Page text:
Sussex woman's anxious wait as Covid strain leads to brain tumour surgery being cancelled five times

ITV News Meridian's Charlotte Wilkins reports.

The sister of a woman who has had surgery to remove a brain tumour cancelled multiple times says the delays have put a massive strain on her family.

Trudi Tandy's sister, who is from Worthing, was due to undergo treatment at the Royal Sussex County Hospital in Brighton.

But pressure on ICU beds and a surgeon contracting Covid have led to cancellations.

Trudi's sister finally went in for surgery today (Tuesday 4 January).

She has an occipital brain tumour and was due to have it removed last year after doctors revealed it has been growing over the last four months.

Trudi Tandy tells ITV News Meridian her sister is stressed by the delays.

Though her condition isn't life-threatening, Trudi told ITV News Meridian the delays have put a huge strain on her sister and family.

Trudi said: "She has no quality of life, no quality at all.

"She can't walk and has lost peripheral vision in one eye likely due to the tumour.

"She can eat, but it's very difficult as she has to have her food cut up and use a spoon.

"We have just sat and watched her disappear before our eyes.

Trudi added, "I'm not ever going to knock the NHS, but this is about the lack of communication between the family and administrators and departments. My brother-in-law has phoned the hospital over the last few months so many times and not getting answers.

"There seems to be no recognition for an individual's situation. Millions of people now are having their diagnosis delayed, treatment and therapies, and how is that going to be managed, is my question to the Government and Boris Johnson.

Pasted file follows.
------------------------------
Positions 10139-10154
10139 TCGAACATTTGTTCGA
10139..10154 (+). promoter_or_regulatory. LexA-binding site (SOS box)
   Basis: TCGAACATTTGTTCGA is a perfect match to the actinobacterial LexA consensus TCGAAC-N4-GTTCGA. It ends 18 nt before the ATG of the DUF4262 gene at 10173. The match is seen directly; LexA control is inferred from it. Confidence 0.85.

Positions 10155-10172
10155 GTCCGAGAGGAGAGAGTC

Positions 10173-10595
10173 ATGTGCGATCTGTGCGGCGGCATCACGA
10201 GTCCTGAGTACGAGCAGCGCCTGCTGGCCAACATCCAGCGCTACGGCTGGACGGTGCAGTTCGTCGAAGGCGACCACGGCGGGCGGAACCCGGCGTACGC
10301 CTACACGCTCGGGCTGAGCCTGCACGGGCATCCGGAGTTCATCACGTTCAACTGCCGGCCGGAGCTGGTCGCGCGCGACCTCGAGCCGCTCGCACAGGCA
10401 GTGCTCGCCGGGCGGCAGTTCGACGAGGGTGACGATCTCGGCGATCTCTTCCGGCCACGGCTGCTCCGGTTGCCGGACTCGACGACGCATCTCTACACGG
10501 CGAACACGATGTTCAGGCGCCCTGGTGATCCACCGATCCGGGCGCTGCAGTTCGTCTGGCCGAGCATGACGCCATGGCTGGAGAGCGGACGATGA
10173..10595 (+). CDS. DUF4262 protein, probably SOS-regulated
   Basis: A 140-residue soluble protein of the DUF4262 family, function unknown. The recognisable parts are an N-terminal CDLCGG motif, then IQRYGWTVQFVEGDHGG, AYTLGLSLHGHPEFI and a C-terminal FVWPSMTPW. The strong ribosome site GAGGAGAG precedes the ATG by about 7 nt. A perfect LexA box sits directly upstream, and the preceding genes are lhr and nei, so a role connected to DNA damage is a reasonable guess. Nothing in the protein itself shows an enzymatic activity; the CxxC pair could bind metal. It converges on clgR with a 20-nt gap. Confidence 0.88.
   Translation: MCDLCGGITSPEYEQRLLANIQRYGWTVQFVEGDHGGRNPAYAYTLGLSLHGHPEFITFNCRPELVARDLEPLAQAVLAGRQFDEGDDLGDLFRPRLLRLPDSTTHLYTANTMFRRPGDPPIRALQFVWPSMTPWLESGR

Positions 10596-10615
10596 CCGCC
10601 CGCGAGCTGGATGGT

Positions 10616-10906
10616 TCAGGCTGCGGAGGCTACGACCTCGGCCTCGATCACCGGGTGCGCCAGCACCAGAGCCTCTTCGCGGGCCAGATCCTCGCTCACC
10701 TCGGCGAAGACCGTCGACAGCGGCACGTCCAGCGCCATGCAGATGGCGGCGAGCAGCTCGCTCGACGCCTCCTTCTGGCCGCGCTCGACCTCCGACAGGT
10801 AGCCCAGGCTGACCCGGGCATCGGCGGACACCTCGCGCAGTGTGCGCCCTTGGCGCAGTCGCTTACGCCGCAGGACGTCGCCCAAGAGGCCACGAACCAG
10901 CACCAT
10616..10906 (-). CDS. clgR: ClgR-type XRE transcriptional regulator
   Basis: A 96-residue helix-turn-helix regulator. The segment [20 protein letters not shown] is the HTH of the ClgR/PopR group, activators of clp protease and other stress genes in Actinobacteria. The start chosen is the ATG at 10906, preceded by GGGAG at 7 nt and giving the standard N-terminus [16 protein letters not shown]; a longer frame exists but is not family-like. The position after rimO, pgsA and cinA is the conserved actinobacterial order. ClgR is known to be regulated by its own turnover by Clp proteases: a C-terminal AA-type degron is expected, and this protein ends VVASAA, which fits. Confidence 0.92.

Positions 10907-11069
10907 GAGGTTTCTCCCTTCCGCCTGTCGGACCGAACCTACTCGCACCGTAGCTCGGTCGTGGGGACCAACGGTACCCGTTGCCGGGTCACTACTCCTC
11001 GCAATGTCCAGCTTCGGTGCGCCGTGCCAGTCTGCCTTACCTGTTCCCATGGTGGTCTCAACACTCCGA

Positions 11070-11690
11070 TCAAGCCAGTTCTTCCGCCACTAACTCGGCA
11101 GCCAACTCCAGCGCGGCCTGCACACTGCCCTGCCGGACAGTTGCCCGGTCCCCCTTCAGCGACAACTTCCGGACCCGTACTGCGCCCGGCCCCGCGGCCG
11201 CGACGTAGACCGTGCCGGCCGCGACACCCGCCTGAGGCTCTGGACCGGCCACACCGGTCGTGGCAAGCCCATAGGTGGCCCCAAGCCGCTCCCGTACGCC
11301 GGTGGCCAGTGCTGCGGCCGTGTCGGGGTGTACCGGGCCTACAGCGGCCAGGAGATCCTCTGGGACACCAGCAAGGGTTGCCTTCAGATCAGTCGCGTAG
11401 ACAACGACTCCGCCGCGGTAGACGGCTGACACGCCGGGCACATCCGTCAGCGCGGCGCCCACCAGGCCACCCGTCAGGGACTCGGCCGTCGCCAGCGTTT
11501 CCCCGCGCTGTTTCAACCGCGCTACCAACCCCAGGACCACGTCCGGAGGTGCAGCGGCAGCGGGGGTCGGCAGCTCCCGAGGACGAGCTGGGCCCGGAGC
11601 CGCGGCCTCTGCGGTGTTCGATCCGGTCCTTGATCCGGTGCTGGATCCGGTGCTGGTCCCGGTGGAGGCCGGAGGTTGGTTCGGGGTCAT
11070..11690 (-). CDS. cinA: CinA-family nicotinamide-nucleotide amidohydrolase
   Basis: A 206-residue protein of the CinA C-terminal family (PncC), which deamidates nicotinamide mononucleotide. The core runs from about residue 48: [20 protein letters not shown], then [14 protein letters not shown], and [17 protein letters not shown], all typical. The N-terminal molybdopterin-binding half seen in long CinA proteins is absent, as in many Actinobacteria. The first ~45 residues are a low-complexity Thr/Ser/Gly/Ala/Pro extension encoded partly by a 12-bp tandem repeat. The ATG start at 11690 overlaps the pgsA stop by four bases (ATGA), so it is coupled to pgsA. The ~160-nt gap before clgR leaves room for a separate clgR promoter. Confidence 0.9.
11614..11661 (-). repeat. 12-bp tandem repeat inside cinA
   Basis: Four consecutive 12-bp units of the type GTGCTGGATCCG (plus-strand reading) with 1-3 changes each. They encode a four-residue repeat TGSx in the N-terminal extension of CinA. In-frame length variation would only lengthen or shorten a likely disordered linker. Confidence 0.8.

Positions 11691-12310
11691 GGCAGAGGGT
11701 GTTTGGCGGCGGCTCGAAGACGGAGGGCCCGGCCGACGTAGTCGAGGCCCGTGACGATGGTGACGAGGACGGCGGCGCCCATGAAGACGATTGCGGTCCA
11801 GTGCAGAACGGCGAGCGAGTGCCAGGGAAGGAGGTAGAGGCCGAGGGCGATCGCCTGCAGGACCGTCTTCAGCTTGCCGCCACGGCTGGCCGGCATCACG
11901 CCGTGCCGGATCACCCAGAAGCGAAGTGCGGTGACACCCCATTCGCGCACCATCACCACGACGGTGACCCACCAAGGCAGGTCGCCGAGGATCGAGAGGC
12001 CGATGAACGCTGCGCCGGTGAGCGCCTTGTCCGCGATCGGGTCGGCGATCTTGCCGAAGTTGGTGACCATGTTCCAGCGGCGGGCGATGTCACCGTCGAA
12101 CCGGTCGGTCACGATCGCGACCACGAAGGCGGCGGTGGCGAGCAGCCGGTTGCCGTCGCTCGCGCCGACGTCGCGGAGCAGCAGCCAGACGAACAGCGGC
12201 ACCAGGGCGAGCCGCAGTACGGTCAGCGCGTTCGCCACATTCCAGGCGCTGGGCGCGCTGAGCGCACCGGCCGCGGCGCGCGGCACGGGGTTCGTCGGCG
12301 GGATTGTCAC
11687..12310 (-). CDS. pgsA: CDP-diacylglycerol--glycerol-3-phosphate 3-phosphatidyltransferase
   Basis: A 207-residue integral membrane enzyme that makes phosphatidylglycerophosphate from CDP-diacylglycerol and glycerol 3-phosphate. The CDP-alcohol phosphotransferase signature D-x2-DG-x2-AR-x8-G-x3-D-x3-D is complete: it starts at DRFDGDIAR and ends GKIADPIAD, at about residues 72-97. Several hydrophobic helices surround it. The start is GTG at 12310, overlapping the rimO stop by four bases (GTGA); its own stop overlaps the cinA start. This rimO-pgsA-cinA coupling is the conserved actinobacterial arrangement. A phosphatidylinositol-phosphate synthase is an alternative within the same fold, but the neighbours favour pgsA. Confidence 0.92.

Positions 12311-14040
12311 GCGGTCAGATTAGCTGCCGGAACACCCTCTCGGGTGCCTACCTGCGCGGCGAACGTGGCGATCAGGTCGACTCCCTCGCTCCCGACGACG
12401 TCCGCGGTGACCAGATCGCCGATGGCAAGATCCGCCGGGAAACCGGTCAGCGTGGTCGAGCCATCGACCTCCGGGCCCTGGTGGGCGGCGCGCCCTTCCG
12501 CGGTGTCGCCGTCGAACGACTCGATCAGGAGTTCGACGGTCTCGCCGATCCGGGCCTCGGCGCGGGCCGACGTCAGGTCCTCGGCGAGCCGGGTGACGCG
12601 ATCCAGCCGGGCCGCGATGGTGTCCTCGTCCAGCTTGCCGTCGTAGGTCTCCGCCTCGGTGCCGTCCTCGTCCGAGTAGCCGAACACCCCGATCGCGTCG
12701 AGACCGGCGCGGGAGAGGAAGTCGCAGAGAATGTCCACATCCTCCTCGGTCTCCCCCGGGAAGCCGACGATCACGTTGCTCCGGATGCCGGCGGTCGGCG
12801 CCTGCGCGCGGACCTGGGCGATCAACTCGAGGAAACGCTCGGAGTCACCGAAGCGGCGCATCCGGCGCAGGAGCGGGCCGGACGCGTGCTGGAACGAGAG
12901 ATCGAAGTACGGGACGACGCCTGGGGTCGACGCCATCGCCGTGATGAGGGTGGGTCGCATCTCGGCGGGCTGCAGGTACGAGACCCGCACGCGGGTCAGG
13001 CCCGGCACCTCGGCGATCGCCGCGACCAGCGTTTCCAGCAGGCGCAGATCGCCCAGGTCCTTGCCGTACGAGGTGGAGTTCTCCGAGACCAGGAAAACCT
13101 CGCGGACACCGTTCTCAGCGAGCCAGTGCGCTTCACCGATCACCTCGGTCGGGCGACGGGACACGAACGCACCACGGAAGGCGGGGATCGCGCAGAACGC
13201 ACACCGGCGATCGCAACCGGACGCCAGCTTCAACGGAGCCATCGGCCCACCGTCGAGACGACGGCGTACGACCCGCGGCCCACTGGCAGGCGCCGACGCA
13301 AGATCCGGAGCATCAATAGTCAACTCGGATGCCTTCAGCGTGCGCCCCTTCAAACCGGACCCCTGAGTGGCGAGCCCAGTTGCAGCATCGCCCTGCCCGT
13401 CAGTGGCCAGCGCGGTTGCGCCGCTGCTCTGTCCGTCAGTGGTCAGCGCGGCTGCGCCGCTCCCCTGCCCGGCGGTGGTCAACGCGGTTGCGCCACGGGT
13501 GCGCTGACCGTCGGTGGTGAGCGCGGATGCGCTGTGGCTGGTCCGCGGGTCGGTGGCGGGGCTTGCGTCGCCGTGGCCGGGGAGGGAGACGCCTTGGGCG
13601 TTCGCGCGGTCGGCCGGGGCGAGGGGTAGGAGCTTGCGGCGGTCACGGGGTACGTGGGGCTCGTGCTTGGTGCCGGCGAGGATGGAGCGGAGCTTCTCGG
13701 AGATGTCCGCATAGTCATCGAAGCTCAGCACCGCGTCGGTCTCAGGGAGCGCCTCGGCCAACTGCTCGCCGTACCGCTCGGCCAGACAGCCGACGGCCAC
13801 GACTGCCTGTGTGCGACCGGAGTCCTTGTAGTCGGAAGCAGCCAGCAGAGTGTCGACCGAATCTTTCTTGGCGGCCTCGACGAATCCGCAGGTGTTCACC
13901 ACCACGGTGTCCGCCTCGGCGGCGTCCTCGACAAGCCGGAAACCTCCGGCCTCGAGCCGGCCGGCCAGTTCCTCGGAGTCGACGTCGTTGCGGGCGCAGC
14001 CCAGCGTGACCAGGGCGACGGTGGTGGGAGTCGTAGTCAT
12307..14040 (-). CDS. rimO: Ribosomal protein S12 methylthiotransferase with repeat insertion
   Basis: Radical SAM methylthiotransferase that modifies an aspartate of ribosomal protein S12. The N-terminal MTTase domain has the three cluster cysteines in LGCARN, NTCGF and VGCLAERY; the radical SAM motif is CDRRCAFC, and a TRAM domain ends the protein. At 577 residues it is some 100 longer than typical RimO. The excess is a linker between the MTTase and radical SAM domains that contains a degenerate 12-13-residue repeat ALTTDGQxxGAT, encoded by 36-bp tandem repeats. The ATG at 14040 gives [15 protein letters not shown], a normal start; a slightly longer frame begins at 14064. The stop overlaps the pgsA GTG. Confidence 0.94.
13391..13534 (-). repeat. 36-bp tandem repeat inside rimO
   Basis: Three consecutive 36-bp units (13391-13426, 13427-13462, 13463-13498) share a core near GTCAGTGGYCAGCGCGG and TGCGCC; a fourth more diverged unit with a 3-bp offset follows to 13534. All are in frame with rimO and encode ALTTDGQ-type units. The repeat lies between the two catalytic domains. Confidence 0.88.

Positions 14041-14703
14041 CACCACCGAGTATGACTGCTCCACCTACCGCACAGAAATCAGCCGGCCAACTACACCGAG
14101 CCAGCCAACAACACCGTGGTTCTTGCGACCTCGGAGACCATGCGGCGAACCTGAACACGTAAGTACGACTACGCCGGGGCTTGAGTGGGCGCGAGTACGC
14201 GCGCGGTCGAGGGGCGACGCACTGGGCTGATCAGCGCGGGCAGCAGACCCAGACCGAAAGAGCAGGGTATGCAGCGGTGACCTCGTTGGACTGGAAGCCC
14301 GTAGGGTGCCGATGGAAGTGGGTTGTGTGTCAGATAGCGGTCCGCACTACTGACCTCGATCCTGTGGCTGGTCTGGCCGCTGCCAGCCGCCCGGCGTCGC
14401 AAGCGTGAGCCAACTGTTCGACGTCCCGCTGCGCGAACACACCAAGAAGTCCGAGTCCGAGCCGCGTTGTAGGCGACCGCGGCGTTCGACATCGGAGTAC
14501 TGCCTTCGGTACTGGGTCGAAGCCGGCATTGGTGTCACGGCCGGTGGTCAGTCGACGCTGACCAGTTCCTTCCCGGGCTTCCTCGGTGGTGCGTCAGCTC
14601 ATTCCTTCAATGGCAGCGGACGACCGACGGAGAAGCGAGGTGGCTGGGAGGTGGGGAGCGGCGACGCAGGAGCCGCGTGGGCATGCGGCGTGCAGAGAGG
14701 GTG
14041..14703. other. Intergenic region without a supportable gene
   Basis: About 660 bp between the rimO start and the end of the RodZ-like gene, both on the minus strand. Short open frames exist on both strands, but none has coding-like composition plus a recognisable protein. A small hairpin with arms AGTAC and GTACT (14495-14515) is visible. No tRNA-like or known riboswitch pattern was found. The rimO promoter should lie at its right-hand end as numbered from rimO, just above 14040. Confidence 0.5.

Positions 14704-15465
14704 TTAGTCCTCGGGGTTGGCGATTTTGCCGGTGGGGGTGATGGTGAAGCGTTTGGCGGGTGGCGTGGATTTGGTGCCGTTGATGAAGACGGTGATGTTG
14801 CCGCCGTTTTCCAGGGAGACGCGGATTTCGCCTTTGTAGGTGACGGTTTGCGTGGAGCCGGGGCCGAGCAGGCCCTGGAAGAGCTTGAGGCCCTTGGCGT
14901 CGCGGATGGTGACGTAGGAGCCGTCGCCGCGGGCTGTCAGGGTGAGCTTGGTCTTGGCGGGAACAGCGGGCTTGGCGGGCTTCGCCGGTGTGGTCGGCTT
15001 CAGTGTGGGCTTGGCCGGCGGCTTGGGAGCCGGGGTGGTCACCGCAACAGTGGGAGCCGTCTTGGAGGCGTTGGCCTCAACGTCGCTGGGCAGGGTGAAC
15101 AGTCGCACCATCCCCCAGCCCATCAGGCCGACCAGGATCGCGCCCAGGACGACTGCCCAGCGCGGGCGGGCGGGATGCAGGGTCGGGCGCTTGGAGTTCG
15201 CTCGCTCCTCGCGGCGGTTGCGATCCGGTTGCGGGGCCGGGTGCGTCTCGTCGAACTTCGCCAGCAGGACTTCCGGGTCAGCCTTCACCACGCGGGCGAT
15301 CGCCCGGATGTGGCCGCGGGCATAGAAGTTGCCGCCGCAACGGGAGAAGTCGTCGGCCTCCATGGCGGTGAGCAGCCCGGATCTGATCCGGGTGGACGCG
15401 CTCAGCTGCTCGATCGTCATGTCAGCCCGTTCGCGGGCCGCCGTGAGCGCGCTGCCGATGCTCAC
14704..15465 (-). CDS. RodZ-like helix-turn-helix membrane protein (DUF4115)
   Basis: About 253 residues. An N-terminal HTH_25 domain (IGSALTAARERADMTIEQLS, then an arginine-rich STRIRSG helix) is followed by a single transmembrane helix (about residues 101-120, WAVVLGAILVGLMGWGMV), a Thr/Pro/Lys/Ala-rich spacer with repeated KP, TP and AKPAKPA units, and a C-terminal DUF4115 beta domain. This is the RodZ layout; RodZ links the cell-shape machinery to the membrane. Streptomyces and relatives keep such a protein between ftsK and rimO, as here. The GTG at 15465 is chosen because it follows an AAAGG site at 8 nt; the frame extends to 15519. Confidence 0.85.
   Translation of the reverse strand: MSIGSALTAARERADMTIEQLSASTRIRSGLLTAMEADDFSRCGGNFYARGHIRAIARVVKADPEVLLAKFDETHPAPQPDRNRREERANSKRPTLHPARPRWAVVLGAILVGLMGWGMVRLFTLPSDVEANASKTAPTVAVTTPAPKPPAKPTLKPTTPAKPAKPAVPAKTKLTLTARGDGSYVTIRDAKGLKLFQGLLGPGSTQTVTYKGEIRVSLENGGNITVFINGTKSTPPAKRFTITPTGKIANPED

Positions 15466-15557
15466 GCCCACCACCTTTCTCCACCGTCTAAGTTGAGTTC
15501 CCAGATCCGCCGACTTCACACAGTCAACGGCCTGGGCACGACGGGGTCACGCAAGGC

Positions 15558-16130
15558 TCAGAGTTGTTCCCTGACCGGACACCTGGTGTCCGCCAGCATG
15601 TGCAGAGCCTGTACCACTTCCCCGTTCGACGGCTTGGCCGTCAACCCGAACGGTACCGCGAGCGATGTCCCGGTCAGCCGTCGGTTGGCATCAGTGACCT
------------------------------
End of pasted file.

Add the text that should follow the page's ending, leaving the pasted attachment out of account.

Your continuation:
"We know there aren't enough staff, and it's probably too late to get those staff in.

"She's been incredibly brave with everything she has been through already, but we just want to get the tumour out so she can have the rehabilitation she will undoubtedly need.

"She does have some serious physical effects going on in her body, but doctors don't believe that is to do with the tumour.

"She was booked to go into hospital for the operation on 20 December, but sadly that didn't go ahead because the surgeon got Covid.

"She was then booked in for 30 December, but there was no ICU bed available for her care afterwards. She was then put on a standby from then, and this morning (4 January) on the sixth attempt, she is actually in hospital.

In a statement Ben Stevens, Chief Operating Officer for University Hospitals Sussex NHS Foundation Trust, said, “The Covid pandemic has caused waiting times to increase across the country and continues to put the entire health service under more pressure than ever before.

"We will continue to do all we can to reduce waiting times and continue to prioritise those with the most urgent needs.

"We know how distressing it is to have to wait for treatment or have a procedure cancelled and we’re very sorry this has happened.

"We’re doing everything we can to get people seen safely as soon as we possibly can. Our doctors, nurses and support staff are working incredibly hard to provide the care patients need.”